"Please note that if you book holidays and you are subsequently sick, the days will still be counted as holiday and not as sick leave." does NOT mean "If you take a week's vacation and then, the following week are ill without returning to work (Mon & Tue say), the extra days will be deducted from your vacation / holiday balance rather than your sick leave."

It means "If you're sick while on holiday it comes out of the holiday leave you've already booked."

It looks like the company is deliberately mis-interpreting their own rules because employees have been abusing them.

(Sounds like the whole place sucks.)

donovan's comment above highlights why the interpretation you describe is the wrong use of "subsequently".
posted by krisjohn at 4:50 PM on January 7, 2008


Perhaps a bit of additional explanation is required here. What, exactly, is the difference between "vacation days" and "sick days" besides the fact that you can't overtly plan sick days?

What's stopping you from letting the company take one of your vacation days when you extend your vacation by one day due to sickness, and then creating a 3-day-weekend by calling in sick on a Friday or Monday?
posted by explosion at 4:51 PM on January 7, 2008


"Please note that if you book holidays and you are subsequently sick, the days will still be counted as holiday and not as sick leave." does NOT mean "If you take a week's vacation and then, the following week are ill without returning to work (Mon & Tue say), the extra days will be deducted from your vacation / holiday balance rather than your sick leave."

I agree with krisjohn. I think the key word is "book".

"If you reserve two weeks in August to go to Aruba, and when August rolls around, you happen to get sick and don't get to Aruba, you just sit home sneezing and feeling sorry for yourself, tough. We're not going to retroactively call it sick leave and give you another two weeks off in September." is clearly what it means.
posted by AmbroseChapel at 5:39 PM on January 7, 2008


To everyone who's written that the sentence from the company policy should be interpreted as the days originally booked remain as holiday: I think you're correct.

And I further think krisjohn is correct in that it's being deliberately misconstrued by my company. (It's been explained to me by UK staff that my originally expressed interpretation is how it has been enforced subsequent to particular "incidents" in the UK. But it's anecdotal - albeit just one degree of separation - so I'll sniff it out when I'm next in London.)

As to the difference between sick leave and annual leave... In my mind it's huge: it's something you book in advance, get paid for if you leave and haven't taken it etc. But that's my European perspective I guess. Perhaps in the US there's little difference.

Thanks to all for the valuable comments.
posted by NailsTheCat at 6:38 PM on January 7, 2008


Argyle writes "the policy is to avoid sick time being used as vacation time. It's a real issue. We did some graphs a few years ago and Fridays and Mondays are disproportional in relation to the rest of the week for sick time."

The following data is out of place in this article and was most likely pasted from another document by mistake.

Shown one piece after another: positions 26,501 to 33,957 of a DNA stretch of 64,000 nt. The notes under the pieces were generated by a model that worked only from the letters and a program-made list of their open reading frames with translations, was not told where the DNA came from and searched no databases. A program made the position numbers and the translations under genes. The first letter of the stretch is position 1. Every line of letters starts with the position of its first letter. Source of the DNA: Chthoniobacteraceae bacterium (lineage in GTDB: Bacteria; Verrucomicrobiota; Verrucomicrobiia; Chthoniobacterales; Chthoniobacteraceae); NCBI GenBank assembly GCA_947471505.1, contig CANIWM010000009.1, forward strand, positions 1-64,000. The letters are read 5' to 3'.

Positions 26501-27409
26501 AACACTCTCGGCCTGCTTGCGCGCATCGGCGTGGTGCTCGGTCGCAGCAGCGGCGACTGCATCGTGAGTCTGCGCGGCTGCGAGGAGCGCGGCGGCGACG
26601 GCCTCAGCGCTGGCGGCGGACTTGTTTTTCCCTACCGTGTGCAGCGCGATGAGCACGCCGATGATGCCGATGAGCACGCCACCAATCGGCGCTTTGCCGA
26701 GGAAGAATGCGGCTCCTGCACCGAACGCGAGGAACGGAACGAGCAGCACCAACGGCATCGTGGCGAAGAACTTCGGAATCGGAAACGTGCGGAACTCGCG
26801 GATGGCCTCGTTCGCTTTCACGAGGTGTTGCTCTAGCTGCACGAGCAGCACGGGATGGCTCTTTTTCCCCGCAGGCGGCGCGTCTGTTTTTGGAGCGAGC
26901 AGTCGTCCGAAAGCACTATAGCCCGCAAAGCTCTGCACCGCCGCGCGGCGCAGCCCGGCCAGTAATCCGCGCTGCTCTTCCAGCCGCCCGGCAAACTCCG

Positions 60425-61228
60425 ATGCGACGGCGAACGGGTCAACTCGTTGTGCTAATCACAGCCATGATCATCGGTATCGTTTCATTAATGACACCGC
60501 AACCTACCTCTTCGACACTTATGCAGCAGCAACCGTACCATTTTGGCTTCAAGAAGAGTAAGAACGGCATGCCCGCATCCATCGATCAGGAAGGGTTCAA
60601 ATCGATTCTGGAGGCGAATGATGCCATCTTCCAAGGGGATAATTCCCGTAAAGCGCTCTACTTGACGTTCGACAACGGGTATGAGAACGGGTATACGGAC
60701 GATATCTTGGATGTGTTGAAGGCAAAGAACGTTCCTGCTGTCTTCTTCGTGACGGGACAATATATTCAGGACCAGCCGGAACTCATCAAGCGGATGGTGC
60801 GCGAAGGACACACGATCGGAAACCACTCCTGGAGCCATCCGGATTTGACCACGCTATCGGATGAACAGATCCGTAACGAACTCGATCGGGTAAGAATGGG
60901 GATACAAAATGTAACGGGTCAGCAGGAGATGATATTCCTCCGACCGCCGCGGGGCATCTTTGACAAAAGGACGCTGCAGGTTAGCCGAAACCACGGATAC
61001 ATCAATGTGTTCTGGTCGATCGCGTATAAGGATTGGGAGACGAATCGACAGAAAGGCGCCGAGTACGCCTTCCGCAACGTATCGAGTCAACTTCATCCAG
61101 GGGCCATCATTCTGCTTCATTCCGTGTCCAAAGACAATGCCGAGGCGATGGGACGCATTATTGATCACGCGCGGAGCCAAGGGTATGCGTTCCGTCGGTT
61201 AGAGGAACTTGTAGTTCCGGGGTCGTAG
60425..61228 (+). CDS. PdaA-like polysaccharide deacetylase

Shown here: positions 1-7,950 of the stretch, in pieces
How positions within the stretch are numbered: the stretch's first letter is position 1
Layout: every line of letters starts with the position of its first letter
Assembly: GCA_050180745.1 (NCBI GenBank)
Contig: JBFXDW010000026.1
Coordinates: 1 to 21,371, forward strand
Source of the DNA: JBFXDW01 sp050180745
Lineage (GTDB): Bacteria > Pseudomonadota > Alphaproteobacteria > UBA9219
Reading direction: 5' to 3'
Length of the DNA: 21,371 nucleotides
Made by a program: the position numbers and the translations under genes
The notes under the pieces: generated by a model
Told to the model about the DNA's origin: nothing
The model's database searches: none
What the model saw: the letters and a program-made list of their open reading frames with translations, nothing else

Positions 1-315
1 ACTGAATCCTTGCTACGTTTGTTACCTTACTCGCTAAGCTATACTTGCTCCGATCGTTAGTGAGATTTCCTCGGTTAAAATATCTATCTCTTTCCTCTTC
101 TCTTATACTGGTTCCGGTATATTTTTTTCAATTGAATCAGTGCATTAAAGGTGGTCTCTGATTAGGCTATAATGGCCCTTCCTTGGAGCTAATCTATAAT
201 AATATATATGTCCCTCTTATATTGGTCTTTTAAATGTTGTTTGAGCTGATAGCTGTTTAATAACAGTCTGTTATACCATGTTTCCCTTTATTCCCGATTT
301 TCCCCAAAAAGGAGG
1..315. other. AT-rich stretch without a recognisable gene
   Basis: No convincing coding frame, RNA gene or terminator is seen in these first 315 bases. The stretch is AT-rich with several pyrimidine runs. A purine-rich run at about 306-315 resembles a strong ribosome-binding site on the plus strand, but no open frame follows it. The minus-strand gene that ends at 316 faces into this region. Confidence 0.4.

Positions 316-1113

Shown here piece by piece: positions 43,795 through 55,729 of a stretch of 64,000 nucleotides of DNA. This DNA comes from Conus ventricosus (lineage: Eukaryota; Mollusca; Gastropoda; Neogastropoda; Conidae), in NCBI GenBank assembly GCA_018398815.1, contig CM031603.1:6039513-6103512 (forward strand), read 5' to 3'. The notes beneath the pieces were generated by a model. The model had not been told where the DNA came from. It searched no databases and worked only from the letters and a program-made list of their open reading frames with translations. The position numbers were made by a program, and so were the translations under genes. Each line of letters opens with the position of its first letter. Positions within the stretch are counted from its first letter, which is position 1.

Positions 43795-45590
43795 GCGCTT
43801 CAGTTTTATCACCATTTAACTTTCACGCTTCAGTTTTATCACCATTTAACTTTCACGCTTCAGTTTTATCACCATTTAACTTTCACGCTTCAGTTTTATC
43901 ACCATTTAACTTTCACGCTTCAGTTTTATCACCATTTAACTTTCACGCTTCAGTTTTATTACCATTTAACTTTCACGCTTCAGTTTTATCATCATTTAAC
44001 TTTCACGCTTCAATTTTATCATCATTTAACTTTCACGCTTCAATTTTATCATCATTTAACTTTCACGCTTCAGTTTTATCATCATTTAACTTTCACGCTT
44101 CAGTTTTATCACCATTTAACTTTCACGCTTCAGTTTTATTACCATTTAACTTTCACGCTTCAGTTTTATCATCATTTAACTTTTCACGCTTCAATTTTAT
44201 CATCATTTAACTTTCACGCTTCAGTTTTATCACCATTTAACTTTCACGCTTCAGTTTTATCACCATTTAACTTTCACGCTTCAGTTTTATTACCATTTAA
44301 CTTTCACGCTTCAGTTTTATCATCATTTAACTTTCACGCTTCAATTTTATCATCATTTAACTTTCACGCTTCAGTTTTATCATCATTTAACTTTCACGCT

Correlation != Causation. Could be people are just more willing take a single sick day when they know they'll have an unpaid day being sick. IE: I've been sick as a dog this weekend and considering I'm not 100% yet I'll call in sick Monday. Also I'd bet a significant portion of Monday sick days are the result of excessive partying on the weekend, recovering from long drives from out of town visits, that kind of thing.

And I wouldn't be surprised if at least some of the Friday sick days result from the iron man who doesn't take a sick day on Monday despite obvious symptoms and spreads their illness to half the office.

vytae writes "I mean, if you signed some sort of paperwork agreeing on your benefits when you were hired, can they go and change that two months later?"

It would be no different than the company unilaterally changing your hours (say 37.5 -> 40) or reducing your pay (obviously not below minimum). It should be laid out in your contract. If not they are free to do it and you are free to quit.
posted by Mitheral at 9:40 PM on January 7, 2008


It might be different in San Francisco, where we have a sick leave ordinance. But I think it's the first one in the US.
posted by ClaudiaCenter at 9:44 PM on January 7, 2008


It would be no different than the company unilaterally changing your hours (say 37.5 -> 40) or reducing your pay (obviously not below minimum). It should be laid out in your contract. If not they are free to do it and you are free to quit.

In the UK jurisdiction, if not the US, such unilateral changes would be a breach contract, and eg may lead to a claim for constructive dismissal, depending on the circumstances. While anyone is "free" to breach a contract, let's not overlook that doing so may lead to a claim for compensation.
posted by wilko at 4:28 PM on January 12, 2008